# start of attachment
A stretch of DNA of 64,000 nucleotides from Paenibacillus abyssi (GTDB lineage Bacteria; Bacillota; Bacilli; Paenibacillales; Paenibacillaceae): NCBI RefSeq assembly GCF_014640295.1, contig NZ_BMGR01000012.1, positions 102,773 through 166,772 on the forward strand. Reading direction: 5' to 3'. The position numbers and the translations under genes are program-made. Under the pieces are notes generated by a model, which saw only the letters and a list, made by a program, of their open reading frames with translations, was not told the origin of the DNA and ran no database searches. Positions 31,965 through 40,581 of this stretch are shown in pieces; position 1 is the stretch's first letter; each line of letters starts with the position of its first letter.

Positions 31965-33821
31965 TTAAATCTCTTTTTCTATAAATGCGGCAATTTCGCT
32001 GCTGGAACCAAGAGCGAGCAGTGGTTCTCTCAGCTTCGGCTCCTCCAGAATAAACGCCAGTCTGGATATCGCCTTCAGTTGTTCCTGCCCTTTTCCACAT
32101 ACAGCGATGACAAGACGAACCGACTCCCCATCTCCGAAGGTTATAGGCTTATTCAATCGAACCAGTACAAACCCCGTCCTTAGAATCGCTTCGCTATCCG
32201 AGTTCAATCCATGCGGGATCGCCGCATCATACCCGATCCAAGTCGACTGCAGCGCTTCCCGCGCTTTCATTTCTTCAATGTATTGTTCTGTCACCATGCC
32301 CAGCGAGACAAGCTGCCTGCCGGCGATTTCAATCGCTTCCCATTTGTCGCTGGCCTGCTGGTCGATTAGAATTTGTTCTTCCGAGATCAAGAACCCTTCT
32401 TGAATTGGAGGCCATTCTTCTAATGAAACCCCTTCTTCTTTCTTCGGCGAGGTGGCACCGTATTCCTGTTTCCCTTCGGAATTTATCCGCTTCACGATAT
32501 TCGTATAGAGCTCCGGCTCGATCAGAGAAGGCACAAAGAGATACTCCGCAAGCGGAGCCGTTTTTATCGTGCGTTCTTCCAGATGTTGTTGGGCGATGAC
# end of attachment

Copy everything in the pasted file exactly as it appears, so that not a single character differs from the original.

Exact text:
A stretch of DNA of 64,000 nucleotides from Paenibacillus abyssi (GTDB lineage Bacteria; Bacillota; Bacilli; Paenibacillales; Paenibacillaceae): NCBI RefSeq assembly GCF_014640295.1, contig NZ_BMGR01000012.1, positions 102,773 through 166,772 on the forward strand. Reading direction: 5' to 3'. The position numbers and the translations under genes are program-made. Under the pieces are notes generated by a model, which saw only the letters and a list, made by a program, of their open reading frames with translations, was not told the origin of the DNA and ran no database searches. Positions 31,965 through 40,581 of this stretch are shown in pieces; position 1 is the stretch's first letter; each line of letters starts with the position of its first letter.

Positions 31965-33821
31965 TTAAATCTCTTTTTCTATAAATGCGGCAATTTCGCT
32001 GCTGGAACCAAGAGCGAGCAGTGGTTCTCTCAGCTTCGGCTCCTCCAGAATAAACGCCAGTCTGGATATCGCCTTCAGTTGTTCCTGCCCTTTTCCACAT
32101 ACAGCGATGACAAGACGAACCGACTCCCCATCTCCGAAGGTTATAGGCTTATTCAATCGAACCAGTACAAACCCCGTCCTTAGAATCGCTTCGCTATCCG
32201 AGTTCAATCCATGCGGGATCGCCGCATCATACCCGATCCAAGTCGACTGCAGCGCTTCCCGCGCTTTCATTTCTTCAATGTATTGTTCTGTCACCATGCC
32301 CAGCGAGACAAGCTGCCTGCCGGCGATTTCAATCGCTTCCCATTTGTCGCTGGCCTGCTGGTCGATTAGAATTTGTTCTTCCGAGATCAAGAACCCTTCT
32401 TGAATTGGAGGCCATTCTTCTAATGAAACCCCTTCTTCTTTCTTCGGCGAGGTGGCACCGTATTCCTGTTTCCCTTCGGAATTTATCCGCTTCACGATAT
32501 TCGTATAGAGCTCCGGCTCGATCAGAGAAGGCACAAAGAGATACTCCGCAAGCGGAGCCGTTTTTATCGTGCGTTCTTCCAGATGTTGTTGGGCGATGAC